Most of my work in this area was motivated by issues relating to water quality problems in Maryland, including the Chesapeake Bay and groundwater. But I've also been doing a fair amount of work in this area with some Finnish collaborators.
Some highlights of my research in this area are:
Promoting adoption of BMPs has been the centerpiece of efforts to meet water quality goals in the Chesapeake Bay for over a quarter of a century. The 1998 Maryland WQIA accelerated those efforts by requiring nutrient management plans for commercial farm operations. Compliance with TMDL water quality regulations is likely to require even more widespread use of BMPs and may require expansion of existing policies or development of new policies. This report provides an overview of current use of BMPs and characteristics of nutrient management plans in Maryland a decade after implementation of the WQIA.
Lichtenberg, Erik, Doug Parker, and Sarah Lane, “Best Management Practice Use and Nutrient Management in Maryland: A 2010 Snapshot”, Center for Agricultural and Natural Resource Policy, Department of Agricultural and Resource Economics, University of Maryland, College Park, February 2012.
We examine whether subsidies for conservation on working farmland induce farmers to expand cultivation on more vulnerable land, potentially offsetting reductions in environmental spillovers, using a switching regression model with endogenous switching and censored endogenous variables applied to Maryland farm-level data. We find no indication that cost share awards are targeted toward water quality improvements. Receipt of cost sharing increases conservation practice adoption but not the shares of land allocated to conservation, implying little adverse selection in awards. Cost sharing decreases the share of land allocated to vegetative cover, so that environmental quality improvements from conservation are likely offset to some degree.
Lichtenberg, Erik and Ricardo Smith-Ramirez, “Slippage on Conservation Cost Sharing”, American Journal of Agricultural Economics 93(1), 113-129 (January 2011).
Spatially differentiated policy instruments are efficient when landscapes are heterogeneous. But these policies are generally not self-enforcing, so ensuring compliance is costly. We examine the design of agri-environmental policies designed to achieve reductions in fertilizer application rates and installation of riparian buffers through the use of incentive-based instruments. We derive monitoring strategies capable of ensuring perfect compliance from risk neutral farmers given realistic limits on penalties for non-compliance. We then apply that framework empirically using a parametric model reflecting Finnish agricultural and environmental conditions. The results of our simulations indicate that subsidies for installing and maintaining buffer strips, used alone, are the most cost effective means of reducing nitrogen runoff from crop production. This policy is also the most attractive politically, in that it reduces farm income less than the alternatives considered.
Jussi Lankoski, Erik Lichtenberg, and Markku Ollikainen, "Agri-Environmental Program Compliance in a Heterogeneous Landscape", Environmental and Resource Economics 47(1), 1-22 (September 2010).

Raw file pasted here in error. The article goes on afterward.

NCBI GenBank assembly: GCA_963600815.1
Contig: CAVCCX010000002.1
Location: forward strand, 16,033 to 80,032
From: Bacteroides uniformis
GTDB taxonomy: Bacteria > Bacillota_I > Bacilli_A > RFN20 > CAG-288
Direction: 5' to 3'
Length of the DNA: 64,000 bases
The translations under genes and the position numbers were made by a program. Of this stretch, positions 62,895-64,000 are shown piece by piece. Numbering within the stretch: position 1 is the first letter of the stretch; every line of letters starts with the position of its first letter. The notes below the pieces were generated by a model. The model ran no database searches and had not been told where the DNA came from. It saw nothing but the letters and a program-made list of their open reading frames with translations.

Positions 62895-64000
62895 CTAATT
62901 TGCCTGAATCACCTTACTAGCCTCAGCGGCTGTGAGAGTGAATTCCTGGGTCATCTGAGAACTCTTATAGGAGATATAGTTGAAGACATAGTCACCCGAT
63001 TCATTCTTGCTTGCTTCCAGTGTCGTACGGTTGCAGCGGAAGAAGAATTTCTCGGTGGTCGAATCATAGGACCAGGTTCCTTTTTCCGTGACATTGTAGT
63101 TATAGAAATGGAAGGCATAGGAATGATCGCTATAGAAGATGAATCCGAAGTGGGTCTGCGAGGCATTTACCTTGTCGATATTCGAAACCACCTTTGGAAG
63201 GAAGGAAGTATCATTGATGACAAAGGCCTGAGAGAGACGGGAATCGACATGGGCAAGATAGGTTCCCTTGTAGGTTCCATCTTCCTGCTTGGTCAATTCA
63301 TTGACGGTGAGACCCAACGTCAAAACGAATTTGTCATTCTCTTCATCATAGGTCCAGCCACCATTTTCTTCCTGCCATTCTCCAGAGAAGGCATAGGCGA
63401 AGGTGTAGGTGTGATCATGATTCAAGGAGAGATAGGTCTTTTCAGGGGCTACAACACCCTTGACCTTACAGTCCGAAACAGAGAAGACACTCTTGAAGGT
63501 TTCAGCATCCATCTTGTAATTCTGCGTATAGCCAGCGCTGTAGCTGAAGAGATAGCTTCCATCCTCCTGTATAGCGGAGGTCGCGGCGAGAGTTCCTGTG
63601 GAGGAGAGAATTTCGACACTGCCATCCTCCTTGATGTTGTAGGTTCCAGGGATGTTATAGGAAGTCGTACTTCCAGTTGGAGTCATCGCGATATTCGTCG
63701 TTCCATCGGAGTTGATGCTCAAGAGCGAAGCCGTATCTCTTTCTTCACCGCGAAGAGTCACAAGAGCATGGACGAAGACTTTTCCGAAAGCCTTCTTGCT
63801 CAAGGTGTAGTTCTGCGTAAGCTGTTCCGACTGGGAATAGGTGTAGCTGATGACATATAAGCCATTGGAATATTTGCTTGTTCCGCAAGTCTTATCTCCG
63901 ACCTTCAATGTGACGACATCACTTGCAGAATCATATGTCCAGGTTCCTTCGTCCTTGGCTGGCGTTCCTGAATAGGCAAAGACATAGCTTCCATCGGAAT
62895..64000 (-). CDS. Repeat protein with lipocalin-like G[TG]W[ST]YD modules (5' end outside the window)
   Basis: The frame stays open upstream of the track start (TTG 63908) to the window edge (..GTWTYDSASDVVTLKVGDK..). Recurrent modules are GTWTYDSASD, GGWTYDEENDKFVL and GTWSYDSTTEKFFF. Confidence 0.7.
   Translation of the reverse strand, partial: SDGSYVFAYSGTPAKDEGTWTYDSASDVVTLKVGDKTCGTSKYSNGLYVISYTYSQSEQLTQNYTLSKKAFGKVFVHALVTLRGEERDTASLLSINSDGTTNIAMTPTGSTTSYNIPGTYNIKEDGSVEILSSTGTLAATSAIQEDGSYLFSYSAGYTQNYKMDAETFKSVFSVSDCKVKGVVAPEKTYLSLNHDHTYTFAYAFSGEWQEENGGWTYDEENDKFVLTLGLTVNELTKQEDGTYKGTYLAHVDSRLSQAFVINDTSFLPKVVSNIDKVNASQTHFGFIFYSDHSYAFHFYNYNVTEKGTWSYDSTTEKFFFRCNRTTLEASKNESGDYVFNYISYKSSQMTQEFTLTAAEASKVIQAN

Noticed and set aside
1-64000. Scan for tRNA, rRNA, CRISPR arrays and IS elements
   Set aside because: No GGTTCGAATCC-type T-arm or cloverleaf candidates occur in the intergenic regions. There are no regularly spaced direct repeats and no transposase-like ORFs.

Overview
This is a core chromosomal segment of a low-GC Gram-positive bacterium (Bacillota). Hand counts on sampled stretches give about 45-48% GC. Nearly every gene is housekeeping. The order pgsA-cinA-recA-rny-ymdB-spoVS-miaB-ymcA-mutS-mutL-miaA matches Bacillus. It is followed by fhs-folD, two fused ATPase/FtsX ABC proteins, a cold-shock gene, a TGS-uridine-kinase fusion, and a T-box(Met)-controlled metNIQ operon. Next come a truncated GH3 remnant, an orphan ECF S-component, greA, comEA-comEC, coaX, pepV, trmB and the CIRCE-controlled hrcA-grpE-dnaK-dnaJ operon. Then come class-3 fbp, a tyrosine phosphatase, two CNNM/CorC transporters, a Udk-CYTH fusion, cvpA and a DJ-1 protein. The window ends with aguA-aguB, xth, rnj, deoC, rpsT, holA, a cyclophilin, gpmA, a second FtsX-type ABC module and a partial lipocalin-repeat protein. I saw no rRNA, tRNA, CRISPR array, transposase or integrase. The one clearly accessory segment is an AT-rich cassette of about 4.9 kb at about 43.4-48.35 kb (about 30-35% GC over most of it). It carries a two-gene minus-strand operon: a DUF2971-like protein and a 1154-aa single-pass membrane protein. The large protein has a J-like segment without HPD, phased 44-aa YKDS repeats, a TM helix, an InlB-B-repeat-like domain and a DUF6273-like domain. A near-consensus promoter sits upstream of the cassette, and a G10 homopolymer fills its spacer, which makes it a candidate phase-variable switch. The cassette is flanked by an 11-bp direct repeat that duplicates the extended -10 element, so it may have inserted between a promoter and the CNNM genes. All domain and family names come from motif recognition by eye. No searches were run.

Potential earnings from permits sales may provide an incentive for farmers to accept water quality regulation. We show that it is optimal to adjust point/nonpoint effluent trading ratios for heterogeneity in marginal environmental damage and degradation/retention of the pollutant across locations in a watershed. A simulation based on data from the Kymi River Valley, Finland indicates that farmers are the greatest suppliers of permits, as expected, but that gains from trading vary substantially. Some farmers may become net buyers of permits and thus net losers from regulation. The benefits of effluent trading are distributed unevenly among point sources as well.
Lankoski, Jussi, Erik Lichtenberg, and Markku Ollikainen, "Point/Nonpoint Effluent Trading with Spatial Heterogeneity", American Journal of Agricultural Economics 90(4), 1044-1058 (November 2008).
Nutrient management planning has been advocated as a means of improving efficiency and reducing environmental problems but these gains may not be realized if plans overstate fertilizer requirements. Using data from a survey of Maryland farmers, we find that nutrient management planning was adopted more frequently by larger operations raising grain or cattle but not by those on more environmentally sensitive land. Independent crop consultants and fertilizer dealers were more likely to recommend increases in fertilizer use, consistent with fears about bias. Farmers preparing their own plans were more likely to recommend decreases in fertilizer use, suggesting the presence of hidden information.
Lawley, Chad, Erik Lichtenberg, and Doug Parker, “Biases in Nutrient Management Planning”, Land Economics, 85(1), 186-200 (February 2009).
Many notable pollution problems occur in industries where production is carried out under vertical contractual arrangements that are characterized by conditions of double moral hazard. In this paper we derive optimum pollution taxes under such conditions. In contrast to situations characterized by full information, we show that imposing a Pigouvian tax equal to the marginal cost of pollution on either the upstream or the downstream agent or the industry as a whole does not lead to the first best level of pollution. On the contrary, the industry should pay for less than the full cost of environmental damage. In addition, we find that under conditions of double moral hazard both agents should be taxed. This is because imposition of a tax in this setting affects equilibrium contract terms and the incentives that each agent faces at the margin. Thus imposing the tax on one agent alone cannot replicate the optimum.
Aggarwal, Rimjhim and Erik Lichtenberg, “Pigouvian Taxation under Double Moral Hazard”, Journal of Environmental Economics and Management 49, 301-310 (2005).